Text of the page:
Mount Lola hiking trip, July 30-31, 2005

I'm going to mostly let this be a photo essay and interject snarky commentary as necessary. So, without further ado, let the pictures -- which my uploading program doesn't feel like even putting properly right-side-up; sorry for the neck strain -- commence!

You can click on any picture thumbnail for a full-size (well, old camera -- 800x600 or so) version. Please go easy on my bandwidth, though.

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Testing, testing ... yep, the campground works.


It's me. Except sideways.


Part of the path we walked, looking back out over the valley we started in.


And here begins my habit of taking many pictures of the same thing, which you will notice at multiple points on this trip. This is because I have actual Training as a Photographer, and one thing they always emphasize is: Take more shots than you need. ...


... The idea being, if you get just one shot of a given subject, it might be ruined by bad timing or technical difficulty. If you get many shots, you can pick the best one and people will think you're clever. ...


... Of course, this only works if you hide all your shots but the best one. I'm too lazy to do that here, so you get to wade through the crap to find the good stuff. Lucky you!

Oh, look, while I was talking, Kady and Rob have hiked up the trail. Everyone say hi.


We hiked most of the way up the mountain along Cold Stream. Cold Stream feeds into the Little Truckee River. Cold Stream is clear and apparently has no fish. It is properly named.


This is Kady hiking. This is Kady hiking before her feet started really hurting. We learned on this trip exactly how painful ill-fitting hiking boots can get. Please, do yourself a big favor and only backcountry hike in sturdy, well-broken-in, well-fitting boots.


This is Rob hiking. This is Rob hiking before his skin started looking like cooked lobster. I'd like to say he learned on this trip exactly how painful sunburns are, but really, he does this all the time, and shrugs it off. Rob is a crazy, crazy man.


Brain freezy!


I'm not entirely sure what inspired Rob to do a headstand in Cold Stream. I'm also not sure how he talked me into doing one too ...


(If you look closely, you can see Kady waving.)


... Oh, that's right! That's how Rob talked me into dunking my head in the stream.


Brain freezy!


I'd like to say that this is a lot more fun than it looks, but, really, WYSIWYG.


Our first glimpse of Cold Stream Meadow, elevation 7,700 feet.


The skies looked like this for most of the trip. Until Rob got to them.


Pine tree saplings. 0/1 creatures, 1 green mana to summon.


Cold Stream Meadow. Scenic, isolated, lovely. Also host at one point to a giant, diesel, converted Mercedes truck that had been custom built out into the world's most awesome RV. I somehow managed to not take a picture of the RV. What the hell was I thinking?


Shortly after our RV encounter, we started walking up the logging road out of the meadow up the ridge to the east. This was a mistake we wouldn't recognize for quite some time, because A) the map claimed the road turned into the trail, and B) I was an idiot and left the map in my pack while we walked instead of saying "Hey, we shouldn't be walking up this ridge." This view is back down the road, to the south ...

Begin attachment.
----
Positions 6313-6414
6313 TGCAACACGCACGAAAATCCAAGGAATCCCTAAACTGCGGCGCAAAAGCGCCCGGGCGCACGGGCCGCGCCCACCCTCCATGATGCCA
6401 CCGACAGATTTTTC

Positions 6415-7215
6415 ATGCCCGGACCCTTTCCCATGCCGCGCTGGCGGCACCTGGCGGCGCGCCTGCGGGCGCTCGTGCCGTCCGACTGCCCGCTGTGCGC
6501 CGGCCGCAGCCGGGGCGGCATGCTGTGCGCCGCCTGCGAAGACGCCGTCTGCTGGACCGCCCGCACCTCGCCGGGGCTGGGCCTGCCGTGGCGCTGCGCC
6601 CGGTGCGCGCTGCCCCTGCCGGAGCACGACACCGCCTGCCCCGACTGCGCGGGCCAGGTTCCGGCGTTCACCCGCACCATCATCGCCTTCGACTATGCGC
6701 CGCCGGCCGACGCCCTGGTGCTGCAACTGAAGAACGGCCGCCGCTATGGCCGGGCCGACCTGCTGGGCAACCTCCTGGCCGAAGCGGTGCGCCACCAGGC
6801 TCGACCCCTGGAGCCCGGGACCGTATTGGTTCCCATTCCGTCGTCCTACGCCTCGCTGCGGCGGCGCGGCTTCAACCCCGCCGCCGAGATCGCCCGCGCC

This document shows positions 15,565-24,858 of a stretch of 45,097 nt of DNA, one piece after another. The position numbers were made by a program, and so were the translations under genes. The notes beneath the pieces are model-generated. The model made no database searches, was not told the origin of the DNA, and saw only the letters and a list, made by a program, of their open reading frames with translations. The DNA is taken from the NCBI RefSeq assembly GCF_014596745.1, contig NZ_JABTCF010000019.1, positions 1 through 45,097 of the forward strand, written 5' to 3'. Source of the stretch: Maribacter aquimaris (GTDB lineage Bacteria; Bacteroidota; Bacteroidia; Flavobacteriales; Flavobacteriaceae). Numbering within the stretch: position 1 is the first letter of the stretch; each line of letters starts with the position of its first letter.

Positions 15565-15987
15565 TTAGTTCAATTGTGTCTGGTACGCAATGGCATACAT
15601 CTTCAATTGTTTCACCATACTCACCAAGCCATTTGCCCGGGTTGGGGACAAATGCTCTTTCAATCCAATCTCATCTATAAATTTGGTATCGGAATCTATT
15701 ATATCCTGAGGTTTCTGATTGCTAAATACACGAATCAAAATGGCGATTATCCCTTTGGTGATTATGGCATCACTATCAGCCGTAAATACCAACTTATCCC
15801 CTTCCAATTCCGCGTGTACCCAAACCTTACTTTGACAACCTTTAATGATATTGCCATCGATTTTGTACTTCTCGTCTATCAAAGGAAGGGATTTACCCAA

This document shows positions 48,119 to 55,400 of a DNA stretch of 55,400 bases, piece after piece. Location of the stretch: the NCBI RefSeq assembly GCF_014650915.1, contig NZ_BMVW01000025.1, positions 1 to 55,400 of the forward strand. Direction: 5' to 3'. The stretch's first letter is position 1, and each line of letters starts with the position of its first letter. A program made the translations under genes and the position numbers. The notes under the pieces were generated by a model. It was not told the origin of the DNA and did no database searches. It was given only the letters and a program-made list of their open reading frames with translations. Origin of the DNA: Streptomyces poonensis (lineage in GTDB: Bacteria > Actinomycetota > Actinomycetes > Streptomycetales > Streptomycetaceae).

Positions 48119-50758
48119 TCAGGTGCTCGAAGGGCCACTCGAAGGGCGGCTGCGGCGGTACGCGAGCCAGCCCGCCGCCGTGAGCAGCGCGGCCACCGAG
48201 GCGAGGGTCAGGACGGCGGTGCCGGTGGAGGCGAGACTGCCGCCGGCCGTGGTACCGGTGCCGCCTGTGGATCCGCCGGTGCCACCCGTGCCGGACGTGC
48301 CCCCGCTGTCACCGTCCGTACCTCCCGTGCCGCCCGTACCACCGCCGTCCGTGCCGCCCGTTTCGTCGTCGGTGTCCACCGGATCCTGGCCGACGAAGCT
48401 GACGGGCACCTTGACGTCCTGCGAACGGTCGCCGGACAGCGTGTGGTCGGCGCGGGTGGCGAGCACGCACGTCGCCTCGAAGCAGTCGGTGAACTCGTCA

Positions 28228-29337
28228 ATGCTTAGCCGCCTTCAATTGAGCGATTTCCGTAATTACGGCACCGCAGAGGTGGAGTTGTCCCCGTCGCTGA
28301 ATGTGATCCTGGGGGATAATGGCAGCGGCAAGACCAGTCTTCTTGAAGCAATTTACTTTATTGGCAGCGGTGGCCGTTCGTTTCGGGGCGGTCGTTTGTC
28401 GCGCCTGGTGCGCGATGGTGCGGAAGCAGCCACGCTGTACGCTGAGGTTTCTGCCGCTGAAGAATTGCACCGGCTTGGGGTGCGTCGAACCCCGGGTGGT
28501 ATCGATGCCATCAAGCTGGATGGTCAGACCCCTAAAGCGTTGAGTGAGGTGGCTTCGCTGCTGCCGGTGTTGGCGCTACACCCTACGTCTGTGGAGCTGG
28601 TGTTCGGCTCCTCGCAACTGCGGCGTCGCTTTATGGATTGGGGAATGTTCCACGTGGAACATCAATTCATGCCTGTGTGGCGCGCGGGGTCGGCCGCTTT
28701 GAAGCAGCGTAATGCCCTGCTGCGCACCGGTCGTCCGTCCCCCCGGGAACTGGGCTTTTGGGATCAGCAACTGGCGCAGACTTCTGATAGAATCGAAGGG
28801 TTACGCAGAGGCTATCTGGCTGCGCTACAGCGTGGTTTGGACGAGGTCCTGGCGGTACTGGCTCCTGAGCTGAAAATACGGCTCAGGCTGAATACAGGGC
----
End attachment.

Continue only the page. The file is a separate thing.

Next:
... looking at the ridge we were supposed to be aiming for. Double oops. Anyway, this was our first view of the peak itself -- this shot is looking a little more to the southwest, and the peak itself is centered, just to the left of the snow field.


One of the disadvantages of logging roads is that ... they were used by loggers. We soon ran across a big clearing absolutely piled with abandoned deadwood. It was pretty sketchy footing trying to cross it, and it really looked ugly to boot.


Thank you, G.W. Bush's Healthy Forest Initiative. Can I have the old sickly ones back now?


Lest you get any misapprehensions of scale, those are indeed Kady and Rob at the upper left.


Rob claimed this patch of snow as his very own. On an unrelated note, he also saw a big white bird in the trees around this part of the trail, and I quickly took it as an opportunity to educate everyone on the dangers of snow phoenixes.


About this time, we realized we were way off trail and busted out the map. Spirits were really low for most of the rest of the afternoon as we did some scouting, beelined up the ridge and walked around it toward the mountain -- all cross-country. Kady's feet were also starting to hurt. Despite this, there were moments of odd beauty -- like this fallen tree nestled in the crooks of its comrades' trunks.


I convinced Rob and Kady to hike to the top of the ridge and walk along it rather than stay at our current elevation and traverse the slope in the forest. I'm glad I did. The ridgetop was simply beautiful -- not just the views, but also the profusion of wildflowers that the trees had inhibited further down.

Hiking continues on next page >>

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